And so it would have remained had God not shown us that his own life was a form of friendship, of loving exchange between the Father and the Son, in the Holy Spirit. He showed us this in the life of Jesus, in his relationship with the one he called Father, and his gift of the Spirit. Jesus was the first human being to pray, in the strict sense of that word, because in his prayer to the Father the eternal conversation of God’s being spoke in human words. In fact, there is an important sense in which Jesus’ prayer is the only prayer, the human prayer of the Son to the Father. We, the ones he calls his friends, come to share in that prayer. By our baptism we join the conversation.

Thus Herbert McCabe:

All our prayer, whether the Mass itself or those reflections from the Mass that we call our prayers, is a sharing in the sacrifice of Christ and therefore a sharing in the life of the Trinity, a sharing that is the Spirit. All our prayer is, in a very precise sense, in Spirit and in truth. For us to pray is for us to be taken over, possessed by the Holy Spirit which is the life of love between Father and Son.

The point he’s making in the piece from which this quote comes is that a customary dichotomy between (private) prayers and the Mass is an utter mistake. Prayer is first what happens when I gather with a bunch of people, young and old, earnest and distracted, late, irritating, and whatever else the Church in its wonderful mess might be, here is prayer, because here Christ prays sacrificially to the Father under the sacramental signs. So, in particular, prayer is never private, simply because it is only as one of us, the Body united to the Head, that I can pray at all, by participation in that one and only prayer.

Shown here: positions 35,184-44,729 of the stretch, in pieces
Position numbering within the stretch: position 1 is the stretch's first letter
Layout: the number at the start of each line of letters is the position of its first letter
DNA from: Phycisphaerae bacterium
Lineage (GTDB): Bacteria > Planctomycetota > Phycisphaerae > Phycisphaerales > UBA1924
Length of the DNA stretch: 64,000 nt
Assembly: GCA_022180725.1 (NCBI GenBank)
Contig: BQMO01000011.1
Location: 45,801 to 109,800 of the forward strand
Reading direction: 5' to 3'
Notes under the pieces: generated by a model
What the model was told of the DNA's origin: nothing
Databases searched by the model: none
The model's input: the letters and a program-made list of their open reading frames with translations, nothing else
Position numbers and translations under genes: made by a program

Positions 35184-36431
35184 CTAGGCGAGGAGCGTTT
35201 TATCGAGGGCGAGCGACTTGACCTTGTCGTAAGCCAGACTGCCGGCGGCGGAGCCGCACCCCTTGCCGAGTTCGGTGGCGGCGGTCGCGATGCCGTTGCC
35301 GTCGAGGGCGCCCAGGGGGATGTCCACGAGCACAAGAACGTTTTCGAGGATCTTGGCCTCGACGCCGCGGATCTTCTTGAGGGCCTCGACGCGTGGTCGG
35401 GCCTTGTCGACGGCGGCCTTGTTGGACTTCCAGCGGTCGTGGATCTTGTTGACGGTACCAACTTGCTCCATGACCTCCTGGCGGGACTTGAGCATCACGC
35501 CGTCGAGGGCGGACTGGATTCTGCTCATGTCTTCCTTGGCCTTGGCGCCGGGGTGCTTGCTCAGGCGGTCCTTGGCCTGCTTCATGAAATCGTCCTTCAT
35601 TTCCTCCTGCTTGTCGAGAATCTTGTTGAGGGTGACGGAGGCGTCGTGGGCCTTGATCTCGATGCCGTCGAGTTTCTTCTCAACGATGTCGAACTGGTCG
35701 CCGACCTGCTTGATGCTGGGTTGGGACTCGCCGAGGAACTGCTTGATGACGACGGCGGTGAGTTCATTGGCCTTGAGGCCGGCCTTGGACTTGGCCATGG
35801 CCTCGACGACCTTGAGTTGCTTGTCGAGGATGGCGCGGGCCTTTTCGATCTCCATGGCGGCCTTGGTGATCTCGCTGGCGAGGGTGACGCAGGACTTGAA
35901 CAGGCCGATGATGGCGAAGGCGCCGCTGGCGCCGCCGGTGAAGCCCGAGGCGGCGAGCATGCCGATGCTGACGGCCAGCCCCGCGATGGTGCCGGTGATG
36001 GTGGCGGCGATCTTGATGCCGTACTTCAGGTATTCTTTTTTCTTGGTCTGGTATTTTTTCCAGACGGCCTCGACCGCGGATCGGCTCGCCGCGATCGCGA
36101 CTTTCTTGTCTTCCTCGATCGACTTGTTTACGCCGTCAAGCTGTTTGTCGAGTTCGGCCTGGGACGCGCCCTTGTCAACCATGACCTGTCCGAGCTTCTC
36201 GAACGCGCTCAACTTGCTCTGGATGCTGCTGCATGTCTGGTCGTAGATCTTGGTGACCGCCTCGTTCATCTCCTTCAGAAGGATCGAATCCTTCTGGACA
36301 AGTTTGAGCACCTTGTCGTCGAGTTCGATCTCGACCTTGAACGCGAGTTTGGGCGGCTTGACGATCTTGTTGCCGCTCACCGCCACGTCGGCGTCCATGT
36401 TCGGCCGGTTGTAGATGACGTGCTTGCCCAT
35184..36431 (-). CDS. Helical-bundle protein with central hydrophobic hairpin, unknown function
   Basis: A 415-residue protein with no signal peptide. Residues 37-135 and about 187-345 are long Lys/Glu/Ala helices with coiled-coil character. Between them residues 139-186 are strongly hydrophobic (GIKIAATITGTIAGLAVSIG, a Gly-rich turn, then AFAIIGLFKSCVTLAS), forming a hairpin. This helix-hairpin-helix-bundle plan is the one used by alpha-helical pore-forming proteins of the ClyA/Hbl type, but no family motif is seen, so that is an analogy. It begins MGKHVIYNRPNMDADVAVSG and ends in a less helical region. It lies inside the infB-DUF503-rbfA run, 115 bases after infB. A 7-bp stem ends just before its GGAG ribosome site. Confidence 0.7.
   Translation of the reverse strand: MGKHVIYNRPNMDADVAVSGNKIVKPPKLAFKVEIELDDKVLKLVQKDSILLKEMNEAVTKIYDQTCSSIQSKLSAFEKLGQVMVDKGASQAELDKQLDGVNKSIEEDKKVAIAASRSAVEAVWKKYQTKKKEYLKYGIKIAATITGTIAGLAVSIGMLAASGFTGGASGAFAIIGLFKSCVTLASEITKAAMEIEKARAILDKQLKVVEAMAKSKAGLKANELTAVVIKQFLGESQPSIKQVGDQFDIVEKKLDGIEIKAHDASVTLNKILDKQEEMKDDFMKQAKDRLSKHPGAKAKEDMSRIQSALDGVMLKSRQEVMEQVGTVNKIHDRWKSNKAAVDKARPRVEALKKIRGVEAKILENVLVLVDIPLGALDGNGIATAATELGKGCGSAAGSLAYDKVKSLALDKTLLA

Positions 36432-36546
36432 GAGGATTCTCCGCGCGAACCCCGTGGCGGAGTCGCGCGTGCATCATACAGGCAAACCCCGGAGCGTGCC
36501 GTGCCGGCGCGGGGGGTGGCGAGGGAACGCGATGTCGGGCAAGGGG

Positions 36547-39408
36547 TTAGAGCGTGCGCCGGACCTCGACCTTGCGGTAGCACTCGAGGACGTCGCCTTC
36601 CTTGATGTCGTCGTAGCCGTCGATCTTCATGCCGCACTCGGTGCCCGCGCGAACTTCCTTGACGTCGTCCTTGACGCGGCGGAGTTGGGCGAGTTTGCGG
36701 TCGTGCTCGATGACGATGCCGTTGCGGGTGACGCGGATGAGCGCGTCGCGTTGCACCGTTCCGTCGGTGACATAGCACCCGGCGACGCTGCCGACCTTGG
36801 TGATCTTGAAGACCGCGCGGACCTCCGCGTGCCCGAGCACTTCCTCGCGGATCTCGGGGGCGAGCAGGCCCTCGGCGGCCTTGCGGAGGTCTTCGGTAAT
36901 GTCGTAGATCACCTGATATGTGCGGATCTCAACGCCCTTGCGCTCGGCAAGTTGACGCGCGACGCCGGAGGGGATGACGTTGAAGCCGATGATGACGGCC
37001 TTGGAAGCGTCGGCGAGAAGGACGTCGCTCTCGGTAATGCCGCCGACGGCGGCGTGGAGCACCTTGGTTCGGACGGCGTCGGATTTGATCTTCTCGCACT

We, or I (as one of us), continue this participation in what McCabe writes about as ‘the reflections that we call our prayers’. Like conversations with those pub friends these are more diverse in form than either of the characters from my first paragraph suppose. Friends meet together ritualistically (‘every first Saturday evening, see you there’), engage in idle asides, phone one another to ask for help, or to share good news, and sometimes deliberately mark out significant periods of time to spend together every once in a while. In a similar way we have the liturgy of the hours, the rosary and similar devotions, our informal prayers, and even those techniques.

And yet it’s never quite the same as those pub friendships. Our relationship to the Father is altogether more secure, founded as it is on utter self-giving love. It is, meanwhile, not comprehensible in the way my human friendships can sometimes be. I do not understand the divine life in which I participate; Aquinas says that we are united to God in this life ‘as to one unknown’. So even the mystery-merchants who glory in the fact that prayer is deep and difficult have a point. One suspects sometimes that such people consider this depth an unconditionally good thing, a sign of the praying person’s membership of a spiritual elite. This is to end the story prematurely: ‘For now we see in a mirror, dimly, but then we will see face to face. Now I know only in part; then I will know fully, even as I have been fully known.’ I do not yet know the nature of this uniquely wonderful friendship in which I share, and which grounds my very being. My unknowing, though, is not the destination but the journey.

So, I think, it’s probably good that I feel inadequate, and to an extent unsatisfied, by prayer. What we now call ‘prayer’ isn’t our ultimate destiny. Just as the Mass anticipates, even whilst making present, the banquet of the Kingdom, so our sharing at the moment in Christ’s prayer speaks of what will one day be, when he is all in all.